Marina's going to Stanford!
Terrance is going to Brown!
Kanaiza's going to Wesleyan!
Hannah's going to Plan II at the University of Texas-Austin!
January 23 - Junior College Night for parents and students: College admission deans and college counselors discuss the process.
January 24 - Juniors and parents get full Naviance access; parent survey available in Naviance
February 5 - Junior College Counseling Workshop for students all day at University of Portland
Early February - PODS meetings begin; topics include college visits, activities resume, essays, research
February 6-April 15 - Individual meetings required of all juniors; counselors will follow up with list of recommended colleges. Begin creating a list of colleges and explore colleges of interest.
February-April - Family meetings with each junior and parents will follow the individual meetings. Recommended for all juniors and parents.
- Begin Common Application during summer (available online August 1)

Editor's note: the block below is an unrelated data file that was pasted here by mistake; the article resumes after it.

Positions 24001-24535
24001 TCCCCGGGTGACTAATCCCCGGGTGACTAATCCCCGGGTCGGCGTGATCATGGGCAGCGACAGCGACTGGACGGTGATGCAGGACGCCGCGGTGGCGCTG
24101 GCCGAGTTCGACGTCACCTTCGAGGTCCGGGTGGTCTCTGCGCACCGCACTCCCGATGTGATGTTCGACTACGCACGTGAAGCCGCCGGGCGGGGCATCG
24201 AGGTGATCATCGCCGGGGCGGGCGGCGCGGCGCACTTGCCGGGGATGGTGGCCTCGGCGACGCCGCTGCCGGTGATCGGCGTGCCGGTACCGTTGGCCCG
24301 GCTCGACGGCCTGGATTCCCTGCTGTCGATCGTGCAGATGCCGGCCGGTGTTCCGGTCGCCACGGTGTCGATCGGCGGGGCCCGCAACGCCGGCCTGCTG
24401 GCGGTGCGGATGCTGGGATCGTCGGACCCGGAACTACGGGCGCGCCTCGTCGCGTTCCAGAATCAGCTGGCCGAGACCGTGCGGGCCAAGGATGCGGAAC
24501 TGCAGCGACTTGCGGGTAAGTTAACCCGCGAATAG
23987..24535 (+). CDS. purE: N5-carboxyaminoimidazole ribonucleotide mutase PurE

- Work on essay questions (available in March)
Ongoing – Junior and Senior Years
- Meet with college counselors
- Visit colleges, take campus tours, interview where offered
- Take standardized tests (See Standardized College Testing handout)
- Attend college representative visits at Catlin Gabel and in Portland
First week of school for students - College Counseling Kickoff required of all seniorsSeptember 2013
Early September‐November 1 - Individual meetings required of all seniors
September-October - Create and prune college application list. Decide upon any early decision/early action applications. Keep Naviance lists up‐to‐date.
September-‐November - Visit with college representatives who visit Catlin Gabel School or hold informational meetings in Portland
September-November - Essay review with college counselors/selected faculty
Mid-September - Case Studies Program for students and parents